NEW YORK (GenomeWeb News) – Researchers from the Case Western Reserve University School of Medicine have received more than $6.4 million in grants and contracts from the National Institutes of Health for research that includes proteomics and cancer genetics, the school announced today.
In one grant, Mark Chance, director of the Center of Proteomics and Bioinformatics, and Henry Boom, director of the Tuberculosis Research Unit, will lead a team of multidisciplinary experts in proteomics, genetic epidemiology, and cytokine biology to study a population "within the spectrum" of Mycobacterium tuberculosis exposure, infection, and disease in the US, Uganda, and South Africa.
The team will apply novel systems biology approaches to latent infection of the disease, according to the school. Using a proteomics approach to identify protein-protein interaction networks, the researchers will analyze latent MTB infection in humans "and link proteomic results with parallel studies using human genetic and systemic chemo- [and] cytokine approaches to understanding the disease's pathogenesis."
The researchers are being funded with a grant of more than $750,000 from NIH and may receive up to $2.8 million over the next four years, the school of medicine said.
Also, members of the Case Comprehensive Cancer Center will participate in a National Cancer Institute multi-site prospective study of glioma patients within the state. The researchers will receive an NIH contract of $715,000 with a chance to extend it to more than $2.5 million. The researchers will be part of The Cancer Genome Atlas. Jill Barnholtz-Sloan, assistant professor of general medical sciences, will be principal investigator on the project.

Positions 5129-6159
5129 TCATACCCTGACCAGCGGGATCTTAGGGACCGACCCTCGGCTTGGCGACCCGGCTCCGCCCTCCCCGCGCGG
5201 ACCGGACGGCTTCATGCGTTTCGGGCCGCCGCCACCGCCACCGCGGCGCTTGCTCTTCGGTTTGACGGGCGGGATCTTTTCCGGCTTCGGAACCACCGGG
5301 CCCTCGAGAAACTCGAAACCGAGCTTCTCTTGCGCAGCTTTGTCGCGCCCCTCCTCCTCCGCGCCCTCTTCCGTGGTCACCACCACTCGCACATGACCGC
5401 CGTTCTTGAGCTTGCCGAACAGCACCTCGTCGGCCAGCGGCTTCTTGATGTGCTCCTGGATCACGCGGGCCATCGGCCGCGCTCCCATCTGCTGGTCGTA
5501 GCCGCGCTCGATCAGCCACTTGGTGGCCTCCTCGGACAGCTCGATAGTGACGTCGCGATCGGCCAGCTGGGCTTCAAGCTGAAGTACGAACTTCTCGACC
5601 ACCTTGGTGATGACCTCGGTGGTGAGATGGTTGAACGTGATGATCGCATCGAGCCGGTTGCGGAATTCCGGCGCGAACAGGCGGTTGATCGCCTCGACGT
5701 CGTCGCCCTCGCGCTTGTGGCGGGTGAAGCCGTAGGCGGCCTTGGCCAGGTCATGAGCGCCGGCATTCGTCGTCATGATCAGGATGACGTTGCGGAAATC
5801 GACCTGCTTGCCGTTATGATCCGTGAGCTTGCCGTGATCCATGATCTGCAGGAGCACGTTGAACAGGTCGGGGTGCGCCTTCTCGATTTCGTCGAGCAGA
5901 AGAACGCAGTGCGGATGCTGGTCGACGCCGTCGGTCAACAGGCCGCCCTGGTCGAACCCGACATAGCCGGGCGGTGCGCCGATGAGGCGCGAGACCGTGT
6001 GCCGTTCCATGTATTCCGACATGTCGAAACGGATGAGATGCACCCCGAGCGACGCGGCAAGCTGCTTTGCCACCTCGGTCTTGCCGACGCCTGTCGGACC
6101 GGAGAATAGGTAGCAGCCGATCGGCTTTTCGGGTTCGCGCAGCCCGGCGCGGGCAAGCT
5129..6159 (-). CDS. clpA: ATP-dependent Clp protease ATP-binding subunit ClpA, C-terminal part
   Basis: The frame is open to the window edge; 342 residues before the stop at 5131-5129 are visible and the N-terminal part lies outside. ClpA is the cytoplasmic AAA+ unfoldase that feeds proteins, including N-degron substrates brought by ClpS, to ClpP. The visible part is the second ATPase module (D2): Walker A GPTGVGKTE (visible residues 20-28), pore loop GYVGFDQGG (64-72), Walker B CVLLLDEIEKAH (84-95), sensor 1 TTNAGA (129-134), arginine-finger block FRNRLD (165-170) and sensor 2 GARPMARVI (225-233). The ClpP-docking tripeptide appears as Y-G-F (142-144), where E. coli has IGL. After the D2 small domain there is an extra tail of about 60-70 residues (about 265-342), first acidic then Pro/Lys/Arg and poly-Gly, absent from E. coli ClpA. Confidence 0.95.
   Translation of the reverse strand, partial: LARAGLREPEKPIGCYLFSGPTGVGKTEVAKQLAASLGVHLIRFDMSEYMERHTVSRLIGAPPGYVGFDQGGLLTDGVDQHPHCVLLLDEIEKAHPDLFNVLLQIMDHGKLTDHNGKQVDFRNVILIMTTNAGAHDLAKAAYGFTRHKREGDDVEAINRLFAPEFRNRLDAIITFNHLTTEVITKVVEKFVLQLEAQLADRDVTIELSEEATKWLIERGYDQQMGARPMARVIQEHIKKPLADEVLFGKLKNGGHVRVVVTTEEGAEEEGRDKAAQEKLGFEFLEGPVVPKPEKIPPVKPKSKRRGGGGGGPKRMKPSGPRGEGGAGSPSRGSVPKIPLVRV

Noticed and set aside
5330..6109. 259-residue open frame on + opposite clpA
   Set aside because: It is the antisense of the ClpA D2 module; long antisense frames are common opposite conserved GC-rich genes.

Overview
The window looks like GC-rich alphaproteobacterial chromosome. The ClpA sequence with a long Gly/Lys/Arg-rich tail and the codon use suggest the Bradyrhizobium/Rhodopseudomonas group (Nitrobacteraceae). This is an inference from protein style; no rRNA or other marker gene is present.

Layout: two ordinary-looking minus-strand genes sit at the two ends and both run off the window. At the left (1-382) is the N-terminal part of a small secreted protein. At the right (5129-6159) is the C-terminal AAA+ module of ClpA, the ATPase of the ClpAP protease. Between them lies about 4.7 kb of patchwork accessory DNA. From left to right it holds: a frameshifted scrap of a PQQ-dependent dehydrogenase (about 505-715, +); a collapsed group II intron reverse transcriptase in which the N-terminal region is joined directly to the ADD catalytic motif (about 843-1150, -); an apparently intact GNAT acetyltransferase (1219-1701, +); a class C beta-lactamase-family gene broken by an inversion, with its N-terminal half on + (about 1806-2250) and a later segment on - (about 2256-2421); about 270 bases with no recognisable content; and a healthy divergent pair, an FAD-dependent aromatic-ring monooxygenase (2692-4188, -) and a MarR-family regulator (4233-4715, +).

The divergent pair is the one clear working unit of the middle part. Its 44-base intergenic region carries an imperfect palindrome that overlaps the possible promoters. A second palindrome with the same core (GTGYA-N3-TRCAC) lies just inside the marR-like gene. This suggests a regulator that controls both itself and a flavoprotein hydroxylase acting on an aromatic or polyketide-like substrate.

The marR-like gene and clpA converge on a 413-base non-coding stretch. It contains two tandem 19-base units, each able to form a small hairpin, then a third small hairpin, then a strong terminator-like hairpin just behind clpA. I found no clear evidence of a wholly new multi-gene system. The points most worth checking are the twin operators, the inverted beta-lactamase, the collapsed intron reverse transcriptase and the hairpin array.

Newly diagnosed patients with gliomas will be prospectively accrued from Barnholtz-Sloan's Ohio Brain Tumor Study (OBTS), a multi-site study within Ohio that includes Case Western Reserve University and University Hospitals, Case Medical Center, the Cleveland Clinic Brain Tumor Center, the Department of Neurosurgery at the Ohio State University Medical Center, and the Department of Neurosurgery at the Mayfield Clinic/University of Cincinnati Medical Center.
The department of bioethics was awarded a $2.5 million continuation grant from the National Human Genome Research Institute to extend funding for its Center for Genetic Research Ethics and law for another four years. Case Western's CGREAL is a national NIH Center of Excellence in Ethical, Legal, and Social Issues Research.
The Case Comprehensive Cancer Center also received a $2.5 million grant from NCI to evaluate the introduction and expression of the modified MGMT gene in hematopoietic stem cells to improve the efficacy of chemotherapy from glioblastoma multiforme, the most common and most aggressive type of primary brain tumor in humans. The Phase I clinical trial will enable bone marrow to repair DNA alkylation by allowing patients to endure higher doses of chemotherapy.